The Department of Financial Services, in the finance ministry, has criticised the corporate affairs ministry for not responding to the Reserve Bank of India’s request for ‘due-diligence reports’ on 22 of the 25 companies that had applied for banking licences earlier this year.
The intervention is significant because RBI Governor Raghuram Rajan had set January 2014 as the deadline for awarding these licences.
And, the availability of ‘due-diligence’ reports on these companies are critical for the committee set up under former governor Bimal Jalan to meet that deadline.
The need for these reports to be completed becomes more crucial as the committee is expected to carry out the first-level screening of applications to set up new private banks at its second meeting, scheduled for December 16.
Intervening on RBI’s behalf, DFS said in a communication a few days ago that the central bank had written in September and October to various investigative agencies, as well as domestic and foreign regulators, requesting information on the 25 applicants and their group entities.
However, making its unhappiness clear, DFS said the departments requested to give their views had not responded in most cases; in others, the response was limited.
Talking specifically about the corporate affairs ministry, the department said no response had been received in the case of 22 applicants.
It has now asked the ministry to expedite submission of the due-diligence report to RBI, so that grant of licence to eligible entities can be processed.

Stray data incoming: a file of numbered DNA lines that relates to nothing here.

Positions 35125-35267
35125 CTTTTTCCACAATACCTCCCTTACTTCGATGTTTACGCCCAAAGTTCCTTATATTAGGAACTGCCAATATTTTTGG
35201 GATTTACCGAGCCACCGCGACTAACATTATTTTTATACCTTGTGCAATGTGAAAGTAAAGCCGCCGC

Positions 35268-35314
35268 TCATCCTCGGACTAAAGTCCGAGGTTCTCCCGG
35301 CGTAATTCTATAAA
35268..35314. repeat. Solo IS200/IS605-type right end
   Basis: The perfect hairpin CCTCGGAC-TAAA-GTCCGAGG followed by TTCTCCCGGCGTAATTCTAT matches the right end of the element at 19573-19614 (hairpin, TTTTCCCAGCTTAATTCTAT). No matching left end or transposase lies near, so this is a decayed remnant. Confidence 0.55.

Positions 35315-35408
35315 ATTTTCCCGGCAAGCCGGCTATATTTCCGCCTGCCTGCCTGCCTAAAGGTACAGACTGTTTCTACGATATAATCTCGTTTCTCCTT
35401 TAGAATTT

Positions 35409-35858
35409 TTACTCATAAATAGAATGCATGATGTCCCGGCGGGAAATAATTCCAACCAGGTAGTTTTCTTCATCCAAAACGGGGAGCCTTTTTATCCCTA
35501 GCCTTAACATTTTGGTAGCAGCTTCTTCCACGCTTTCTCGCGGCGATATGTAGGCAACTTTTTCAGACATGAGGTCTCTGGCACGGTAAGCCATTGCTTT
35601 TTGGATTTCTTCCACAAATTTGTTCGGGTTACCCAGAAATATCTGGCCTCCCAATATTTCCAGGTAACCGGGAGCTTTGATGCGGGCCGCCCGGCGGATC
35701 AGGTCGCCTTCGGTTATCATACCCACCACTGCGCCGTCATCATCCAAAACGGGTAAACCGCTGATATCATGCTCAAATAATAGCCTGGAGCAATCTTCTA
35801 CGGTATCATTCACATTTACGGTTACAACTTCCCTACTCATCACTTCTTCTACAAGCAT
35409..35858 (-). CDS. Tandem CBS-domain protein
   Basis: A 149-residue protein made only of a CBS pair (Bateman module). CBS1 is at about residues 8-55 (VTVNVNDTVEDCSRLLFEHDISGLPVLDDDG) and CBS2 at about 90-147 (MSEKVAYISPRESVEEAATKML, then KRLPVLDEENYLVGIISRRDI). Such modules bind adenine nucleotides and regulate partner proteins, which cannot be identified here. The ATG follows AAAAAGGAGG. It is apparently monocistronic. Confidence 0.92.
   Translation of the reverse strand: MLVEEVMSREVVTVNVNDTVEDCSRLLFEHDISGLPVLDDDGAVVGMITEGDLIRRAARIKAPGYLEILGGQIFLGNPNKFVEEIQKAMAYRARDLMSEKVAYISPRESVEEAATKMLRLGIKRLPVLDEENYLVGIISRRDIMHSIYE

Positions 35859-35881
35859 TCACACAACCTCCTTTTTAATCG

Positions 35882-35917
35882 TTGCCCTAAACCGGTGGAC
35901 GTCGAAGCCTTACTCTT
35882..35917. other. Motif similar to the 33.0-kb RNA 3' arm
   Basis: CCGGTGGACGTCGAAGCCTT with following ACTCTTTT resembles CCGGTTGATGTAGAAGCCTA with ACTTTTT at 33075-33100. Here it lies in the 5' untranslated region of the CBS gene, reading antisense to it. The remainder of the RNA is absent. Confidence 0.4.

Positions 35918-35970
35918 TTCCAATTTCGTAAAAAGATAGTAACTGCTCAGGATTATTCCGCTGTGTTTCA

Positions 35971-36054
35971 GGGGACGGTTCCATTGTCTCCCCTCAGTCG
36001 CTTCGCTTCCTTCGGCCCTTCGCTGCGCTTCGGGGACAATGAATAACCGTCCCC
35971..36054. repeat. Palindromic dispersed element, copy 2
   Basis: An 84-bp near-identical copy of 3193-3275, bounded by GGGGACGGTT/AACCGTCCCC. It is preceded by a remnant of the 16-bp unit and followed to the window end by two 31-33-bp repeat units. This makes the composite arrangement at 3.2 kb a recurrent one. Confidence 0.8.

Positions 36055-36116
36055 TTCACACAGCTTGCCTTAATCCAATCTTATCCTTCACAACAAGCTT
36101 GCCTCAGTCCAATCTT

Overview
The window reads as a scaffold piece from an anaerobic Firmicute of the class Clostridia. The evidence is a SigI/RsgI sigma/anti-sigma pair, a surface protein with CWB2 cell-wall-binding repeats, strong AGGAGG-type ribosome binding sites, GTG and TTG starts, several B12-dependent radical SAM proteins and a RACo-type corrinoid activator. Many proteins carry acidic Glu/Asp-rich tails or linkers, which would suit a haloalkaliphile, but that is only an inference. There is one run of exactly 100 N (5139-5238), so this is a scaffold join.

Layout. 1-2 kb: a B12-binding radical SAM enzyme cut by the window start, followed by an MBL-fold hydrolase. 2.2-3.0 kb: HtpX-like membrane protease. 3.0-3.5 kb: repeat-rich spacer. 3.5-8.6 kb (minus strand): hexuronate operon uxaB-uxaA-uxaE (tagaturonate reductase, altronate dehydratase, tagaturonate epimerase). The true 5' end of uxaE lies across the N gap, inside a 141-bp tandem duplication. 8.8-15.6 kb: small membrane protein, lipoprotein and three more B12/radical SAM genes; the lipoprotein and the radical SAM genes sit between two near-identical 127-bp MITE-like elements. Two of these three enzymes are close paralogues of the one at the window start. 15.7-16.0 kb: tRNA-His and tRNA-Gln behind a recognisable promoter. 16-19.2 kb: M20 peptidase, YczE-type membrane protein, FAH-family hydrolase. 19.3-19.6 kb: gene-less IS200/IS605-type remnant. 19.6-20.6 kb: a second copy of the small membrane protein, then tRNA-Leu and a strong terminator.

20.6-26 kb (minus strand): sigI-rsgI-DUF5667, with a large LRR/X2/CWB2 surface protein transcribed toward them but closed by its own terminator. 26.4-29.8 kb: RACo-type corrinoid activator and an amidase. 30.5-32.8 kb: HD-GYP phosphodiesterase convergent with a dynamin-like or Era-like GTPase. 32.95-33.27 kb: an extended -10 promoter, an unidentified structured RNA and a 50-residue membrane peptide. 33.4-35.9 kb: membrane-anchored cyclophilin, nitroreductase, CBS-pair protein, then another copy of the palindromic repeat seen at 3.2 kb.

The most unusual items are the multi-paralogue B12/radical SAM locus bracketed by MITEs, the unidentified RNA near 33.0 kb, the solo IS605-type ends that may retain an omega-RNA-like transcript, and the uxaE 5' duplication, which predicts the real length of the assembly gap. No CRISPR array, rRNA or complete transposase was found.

DFS has sent similar communications to the Enforcement Directorate, the Department of Revenue Intelligence, the Central Bureau of Investigation, and the Securities and Exchange Board of India.
Among the companies whose applications are being examined are the Aditya Birla Group, Bajaj Group, Reliance ADAG, Larsen & Toubro, SREI, Religare, LIC Housing Finance, JM Financial, Muthoot Finance, Edelweiss, IDFC, India Infoline, Shriram Capital, Indiabulls and IFCI.
The plan was that the Jalan-led committee, based on a screening on December 16, would reject applications that did not meet the eligibility yardstick or the ‘fit and proper’ criteria for securing licences.
The advisory committee had its first meeting on November 2. Besides Jalan, the committee has former RBI deputy governor Usha Thorat, former Sebi chairman C B Bhave and RBI Director Nachiket M Mor as members.
Of the applicants for banking licences, two -- Tata Sons and Value Industries -- have withdrawn from the race.
The Bajaj Group is also trying to resolve some internal issues, as all of a group’s financial service businesses are required to be consolidated in the bank, if it gets a licence.
Bajaj Auto says the move will adversely affect its business, as 30 per cent of its automobile loans are through Bajaj Finance, which has applied for a licence.
RACING AGAINST TIME
APPLICANTS: 26 companies applied for banking licences earlier this year
- DUE DILIGENCE: RBI sent letters to various agencies and domestic & foreign regulators in September and October, requesting them to share information on the applicants and their group entities
- DEADLINE: RBI set January 2014 as the deadline for issuing the first batch of licences
- COMMITTEE: RBI set up an advisory panel, under former governor Bimal Jalan, which met for the first time on November 2
- OUT OF FRAY: Tata Sons and Value Industries have already pulled out of race for licences